TAPPER: The former Illinois Republican Congressman Joe Walsh joins us now. Congressman, thanks for joining us as always.

First, I want to get your reaction to Republicans saying that they are going to vote against having new witnesses, specifically we have heard from Senator Lamar Alexander that he is going to vote no. He says that the Senate doesn't need to hear any witnesses because the House impeachment managers have already basically proven their case, he said. President Trump withheld that Ukraine -- that aid for Ukraine at least in part to try to get them to conduct the investigations into the Bidens, but he says it does not rise to the level of impeachment.

FMR. REP. JOE WALSH (R-IL), PRESIDENTIAL CANDIDATE: Hey, Jake, Wolf. Just cowardly, I mean, absolutely cowardly. I'm a Republican running for president. This is a difficult thing for me to say, but these Senate Republicans are going to pay a big price in November for what they're about to do. And they deserve to pay a big price.

I mean, think about it, think about -- I don't think any of us sufficiently understand how profoundly wrong it is what they're about to do. These Senate Republicans are going to render a verdict without demanding a trial, no witnesses, no evidence, no documents. They're going to decide acquittal or removal without a trial. I mean, that's profoundly wrong. And most of your polling and most of the polling around the country knows that most of the American people know that that's wrong. And Senate Republicans are going to pay a price for that this November. It's so disappointing.

TAPPER: Who do you think is going to pay a price? I mean, obviously, Lamar Alexander is not running for re-election. Most Republican voters do not support impeachment. And so, I mean, obviously, Susan Collins who says she's going to vote for additional witnesses and additional documents, you're not talking about her. Mitt Romney says he's going to vote the same way. But who are you talking about? WALSH: Any -- Jake, I think any Republican up for re-election this November in the United States Senate is in real trouble. And they will lose, and people like Cory Gardner and even Thom Tillis and Susan Collins.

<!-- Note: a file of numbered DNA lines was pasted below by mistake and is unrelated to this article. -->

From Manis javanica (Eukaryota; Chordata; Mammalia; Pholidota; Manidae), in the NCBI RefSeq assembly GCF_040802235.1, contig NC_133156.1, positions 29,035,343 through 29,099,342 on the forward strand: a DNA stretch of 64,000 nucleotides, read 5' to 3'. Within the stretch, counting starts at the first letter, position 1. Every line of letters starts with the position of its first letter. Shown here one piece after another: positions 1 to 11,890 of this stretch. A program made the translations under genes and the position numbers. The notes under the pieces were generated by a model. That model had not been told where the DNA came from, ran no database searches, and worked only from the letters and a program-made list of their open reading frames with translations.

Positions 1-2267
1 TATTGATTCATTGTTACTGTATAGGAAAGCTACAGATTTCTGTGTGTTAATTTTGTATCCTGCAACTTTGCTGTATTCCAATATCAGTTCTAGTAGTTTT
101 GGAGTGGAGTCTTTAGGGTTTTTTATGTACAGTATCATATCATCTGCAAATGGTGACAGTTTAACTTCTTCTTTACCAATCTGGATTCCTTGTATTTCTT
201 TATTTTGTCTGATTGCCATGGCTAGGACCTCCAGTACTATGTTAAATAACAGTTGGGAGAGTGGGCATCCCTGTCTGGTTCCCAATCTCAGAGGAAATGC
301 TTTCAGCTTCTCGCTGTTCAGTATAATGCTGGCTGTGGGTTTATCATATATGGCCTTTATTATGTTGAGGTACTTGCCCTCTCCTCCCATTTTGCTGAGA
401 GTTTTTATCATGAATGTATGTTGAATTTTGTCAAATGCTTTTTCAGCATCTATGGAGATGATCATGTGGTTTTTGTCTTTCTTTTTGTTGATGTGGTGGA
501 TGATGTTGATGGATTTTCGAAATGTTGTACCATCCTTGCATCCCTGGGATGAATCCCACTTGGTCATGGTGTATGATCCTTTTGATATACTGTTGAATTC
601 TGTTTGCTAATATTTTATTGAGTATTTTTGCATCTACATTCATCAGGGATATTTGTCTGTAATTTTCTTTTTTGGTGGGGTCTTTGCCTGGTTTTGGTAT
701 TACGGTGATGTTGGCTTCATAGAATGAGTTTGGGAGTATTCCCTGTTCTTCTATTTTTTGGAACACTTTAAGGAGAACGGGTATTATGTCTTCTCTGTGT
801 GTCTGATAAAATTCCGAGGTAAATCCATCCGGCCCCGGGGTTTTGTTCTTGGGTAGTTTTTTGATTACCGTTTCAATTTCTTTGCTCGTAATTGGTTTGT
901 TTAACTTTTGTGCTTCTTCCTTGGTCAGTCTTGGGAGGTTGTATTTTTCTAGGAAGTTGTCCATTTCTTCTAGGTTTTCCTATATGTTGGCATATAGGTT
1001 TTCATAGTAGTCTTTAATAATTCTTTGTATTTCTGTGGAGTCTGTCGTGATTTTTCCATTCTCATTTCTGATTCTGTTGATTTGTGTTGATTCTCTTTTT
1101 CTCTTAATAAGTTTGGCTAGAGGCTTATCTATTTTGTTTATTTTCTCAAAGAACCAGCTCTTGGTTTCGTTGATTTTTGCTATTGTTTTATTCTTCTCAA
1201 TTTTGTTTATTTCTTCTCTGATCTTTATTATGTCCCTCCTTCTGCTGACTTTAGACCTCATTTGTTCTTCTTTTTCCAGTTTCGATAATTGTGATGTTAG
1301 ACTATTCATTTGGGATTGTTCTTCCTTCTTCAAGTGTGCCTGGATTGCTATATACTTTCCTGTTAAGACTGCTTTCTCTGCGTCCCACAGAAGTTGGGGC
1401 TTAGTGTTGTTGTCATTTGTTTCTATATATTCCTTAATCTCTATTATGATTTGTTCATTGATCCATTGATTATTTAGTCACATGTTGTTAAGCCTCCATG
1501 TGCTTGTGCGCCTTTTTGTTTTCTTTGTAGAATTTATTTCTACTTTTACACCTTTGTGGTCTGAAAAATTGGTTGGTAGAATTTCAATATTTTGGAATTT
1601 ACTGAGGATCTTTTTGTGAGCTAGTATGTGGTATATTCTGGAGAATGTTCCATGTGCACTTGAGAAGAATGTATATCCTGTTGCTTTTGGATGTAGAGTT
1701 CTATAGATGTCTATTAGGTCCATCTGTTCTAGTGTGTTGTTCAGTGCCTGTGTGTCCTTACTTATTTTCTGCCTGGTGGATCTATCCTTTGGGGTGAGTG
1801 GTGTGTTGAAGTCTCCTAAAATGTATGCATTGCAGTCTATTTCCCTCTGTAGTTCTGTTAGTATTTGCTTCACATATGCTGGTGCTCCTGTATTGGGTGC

Look, I was campaigning yesterday in Iowa. I was working the line outside of Trump's rally before they went into the rally. And, yes, most of those folks in line to go listen to one of Donald Trump's lie- filled rallies, they're not going to abandon the Republican Party. But Cory Gardner and Republicans need more than just that base to win. The polling shows that 75 percent of the American people wanted witnesses, wanted evidence, wanted an actual trial. And for these Republicans to just not even ask for -- I mean, sit through John Bolton, sit through Mick Mulvaney, and then if you want to acquit the president, do it.


But to not even demand a trial, the American people know that's wrong, most of them do.

BLITZER: I want you to listen, Congressman, to the warning that former New Jersey Governor Chris Christie aimed at Republican senators who might actually go ahead and vote for witnesses.